by Captain Erasmo A. Martinez
Division XXI will possess the most powerful and lethal capabilities
the world has ever known. Commanders of the future will be able to
call on the capabilities of weapons systems like the Comanche and
Apache Longbow attack helicopters, the M1A2 main battle tank, and
the Army Tactical Missile System and PALLADIN artillery systems.
They will be able to better visualize the battlespace with systems
such as the All-Source Analysis System (ASAS) for intelligence
fusion, the Phoenix maneuver control system, and the Appliqu‚
battlefield visualization system. This article illustrates how the
military intelligence (MI) battalion fits into Division XXI
operations, and how the conduct of intelligence operations will
support the Division XXI commander in achieving mission success.
Division XXI Operations Defined
According to the Training and Doctrine Command (TRADOC) Pamphlet
525-71, Military Operations: Force XXI Division Operations Concept,
six patterns of operations characterize Division XXI operations.
These operations are simultaneous, multidimensional, and
nonlinear, conducted by a dispersed force integrated operationally
and digitally to execute precise, decisive operations throughout
the battlespace. The division must be able to conduct a variety of
missions against a wide range of diverse and unpredictable threats,
which may possess sophisticated and lethal capabilities. Division
XXI will almost always conduct operations jointly and often in the
context of a multinational force.
To mass the effects of these highly potent weapons systems and
achieve decisive results, Division XXI commanders must have a
number of capabilities. These include the ability to
- Project the force.
- Protect the force.
- Gain information dominance.
- Shape the battlespace.
- Employ decisive attack.
- Sustain the force.
- See their battlespace in depth and multidimensionally.
- Precisely identify, locate and track the high-payoff targets
- Produce and share both horizontally and vertically an accurate,
relevant common picture that provides their force's situational
- Plan and synchronize command and control (C2) warfare (C2W) and
conduct electronic attack (EA) operations.
- Access, leverage, and interoperate with the echelons above
division (EAD), joint, and multinational organizations, and
- Protect their force through all phases of an operation, from
predeployment to their return to the home station.
- Track friendly forces over a dispersed battlespace.
To be successful in terms of lethality, survivability, and tempo of
operations (OPTEMPO), Division XXI organizations must gather,
process, evaluate, share, and act on information (friendly, enemy,
and environmental) more rapidly than ever before. This means having
the capability to achieve information dominance.
The Division XXI MI Battalion
- The Division XXI MI Battalion has organized, equipped and
trained to achieve information dominance and meet these demanding
requirements. It is a highly capable and responsive force with
modernized systems and balanced capabilities tailorable to meet any
contingency. It can provide the division with organic intelligence
and electronic warfare support with direct support capabilities at
the brigades. The MI battalion is also capable of interoperating
with joint, multinational, and coalition assets. It is integrated
vertically and horizontally across echelons from national level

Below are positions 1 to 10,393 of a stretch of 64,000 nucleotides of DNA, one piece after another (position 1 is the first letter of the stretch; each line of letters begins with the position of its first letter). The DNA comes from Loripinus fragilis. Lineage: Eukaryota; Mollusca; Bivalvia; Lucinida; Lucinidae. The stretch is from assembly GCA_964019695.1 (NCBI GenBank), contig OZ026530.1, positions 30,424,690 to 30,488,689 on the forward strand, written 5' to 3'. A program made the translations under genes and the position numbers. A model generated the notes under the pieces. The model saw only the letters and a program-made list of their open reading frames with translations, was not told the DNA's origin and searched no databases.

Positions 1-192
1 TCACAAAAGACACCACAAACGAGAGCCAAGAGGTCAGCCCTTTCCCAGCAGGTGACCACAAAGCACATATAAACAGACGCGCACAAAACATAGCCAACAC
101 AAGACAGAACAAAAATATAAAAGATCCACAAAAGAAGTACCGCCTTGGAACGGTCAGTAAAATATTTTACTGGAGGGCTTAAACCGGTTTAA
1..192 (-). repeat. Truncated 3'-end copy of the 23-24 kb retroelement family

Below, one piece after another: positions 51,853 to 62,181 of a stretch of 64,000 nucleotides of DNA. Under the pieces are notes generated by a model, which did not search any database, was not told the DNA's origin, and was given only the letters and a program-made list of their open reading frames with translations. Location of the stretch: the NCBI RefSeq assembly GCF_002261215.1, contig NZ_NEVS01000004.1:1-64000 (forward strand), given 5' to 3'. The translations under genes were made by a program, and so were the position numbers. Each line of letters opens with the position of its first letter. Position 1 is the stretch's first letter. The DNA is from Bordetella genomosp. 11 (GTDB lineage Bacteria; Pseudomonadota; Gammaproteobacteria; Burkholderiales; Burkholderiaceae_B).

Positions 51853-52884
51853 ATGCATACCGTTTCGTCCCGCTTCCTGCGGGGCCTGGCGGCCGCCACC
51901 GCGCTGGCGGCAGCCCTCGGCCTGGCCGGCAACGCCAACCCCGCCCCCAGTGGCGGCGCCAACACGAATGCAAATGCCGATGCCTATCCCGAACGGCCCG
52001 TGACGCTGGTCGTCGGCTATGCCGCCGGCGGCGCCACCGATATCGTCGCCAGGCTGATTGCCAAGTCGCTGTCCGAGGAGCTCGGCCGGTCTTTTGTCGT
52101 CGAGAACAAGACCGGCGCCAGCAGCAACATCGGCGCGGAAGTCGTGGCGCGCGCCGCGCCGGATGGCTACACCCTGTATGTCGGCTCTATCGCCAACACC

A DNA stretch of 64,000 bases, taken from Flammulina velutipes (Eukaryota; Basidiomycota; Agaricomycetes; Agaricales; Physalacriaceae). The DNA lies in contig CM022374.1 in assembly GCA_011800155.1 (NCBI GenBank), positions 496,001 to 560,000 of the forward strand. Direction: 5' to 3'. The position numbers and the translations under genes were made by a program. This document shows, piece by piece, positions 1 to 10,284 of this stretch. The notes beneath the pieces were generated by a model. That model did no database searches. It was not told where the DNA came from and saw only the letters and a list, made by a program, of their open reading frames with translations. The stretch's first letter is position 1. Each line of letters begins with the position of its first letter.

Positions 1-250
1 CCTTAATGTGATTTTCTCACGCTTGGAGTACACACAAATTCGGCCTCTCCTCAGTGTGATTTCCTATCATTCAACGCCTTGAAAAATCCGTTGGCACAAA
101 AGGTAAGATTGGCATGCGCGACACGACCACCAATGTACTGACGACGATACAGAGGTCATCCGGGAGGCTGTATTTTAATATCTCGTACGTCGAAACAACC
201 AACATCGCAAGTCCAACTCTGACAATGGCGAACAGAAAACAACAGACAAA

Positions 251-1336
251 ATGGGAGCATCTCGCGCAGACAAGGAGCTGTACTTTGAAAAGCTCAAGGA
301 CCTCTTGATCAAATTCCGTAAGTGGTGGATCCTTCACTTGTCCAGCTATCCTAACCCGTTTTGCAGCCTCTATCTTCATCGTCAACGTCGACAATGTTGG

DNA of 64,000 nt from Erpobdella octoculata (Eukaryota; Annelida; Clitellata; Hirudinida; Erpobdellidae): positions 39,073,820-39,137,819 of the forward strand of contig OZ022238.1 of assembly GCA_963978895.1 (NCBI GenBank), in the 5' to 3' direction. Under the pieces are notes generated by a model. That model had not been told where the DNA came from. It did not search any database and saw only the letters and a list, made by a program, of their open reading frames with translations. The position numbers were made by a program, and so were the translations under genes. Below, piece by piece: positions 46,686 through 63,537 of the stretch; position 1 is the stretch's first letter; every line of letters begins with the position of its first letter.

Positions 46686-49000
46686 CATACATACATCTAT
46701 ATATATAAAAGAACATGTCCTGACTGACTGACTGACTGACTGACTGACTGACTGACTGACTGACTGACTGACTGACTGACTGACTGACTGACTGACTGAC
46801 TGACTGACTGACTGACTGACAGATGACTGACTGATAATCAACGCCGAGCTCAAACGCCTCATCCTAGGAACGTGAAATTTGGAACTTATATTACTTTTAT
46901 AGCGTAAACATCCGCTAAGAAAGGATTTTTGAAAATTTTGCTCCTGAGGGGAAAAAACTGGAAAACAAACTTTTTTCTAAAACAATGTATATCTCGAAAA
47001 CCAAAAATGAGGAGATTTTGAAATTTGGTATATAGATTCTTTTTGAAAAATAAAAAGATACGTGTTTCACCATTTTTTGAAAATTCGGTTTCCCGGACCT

down to brigade. This means it can command, control, and employ
specialized, reinforcing capabilities from EAD and joint
Patterns of Intelligence Operations
- According to TRADOC Pamphlet 525-71, the Force XXI division
will execute Force XXI operations through a deliberate pattern of
operations. The patterns are neither phased nor sequential; they
serve to focus the many tasks armies have always performed in war
and other military operations. To better illustrate the
capabilities of the Division XXI MI battalion, the following is a
description of how the battalion conducts Division XXI intelligence
operations in the context of the six patterns of operations.
- Project the Force. In preparation for deployment,
Division XXI commanders must be able to quickly plan, wargame, and
rehearse operations. They must be able to rapidly tailor and
project their forces for joint, integrated operations. While
enroute to a theater of operations, they must be able to receive,
update, and maintain situational awareness. On arrival, the
Division XXI early entry force must be able to protect itself and
conduct decisive operations, with much of its resources provided in
a split-based mode.
- The MI battalion, in concert with the G2 intelligence team,
provides the commander with the intelligence information he needs
to tailor the division and determine the force flow. It also
provides the intelligence preparation of the battlefield (IPB)
products needed to conduct effective mission planning, wargaming,
and rehearsals prior to deployment and commitment. These functions
are primarily performed by the battalion's analysis and control
element (ACE) with its established links to EAD, joint, national,
and in-theater operating resources.
- The battalion is also capable of providing tailored
intelligence force packages with the ability to command, control,
train, and integrate augmentation capabilities from outside the
division along with its own organic resources. These organic
resources include the All-Source Analysis System (ASAS), Common
Ground Station (CGS), unmanned aerial vehicles (UAVs), and the
TROJAN Special Purpose Integrated Remote Intelligence Terminal
(SPIRIT) II. Organic capabilities, reinforced by specialized teams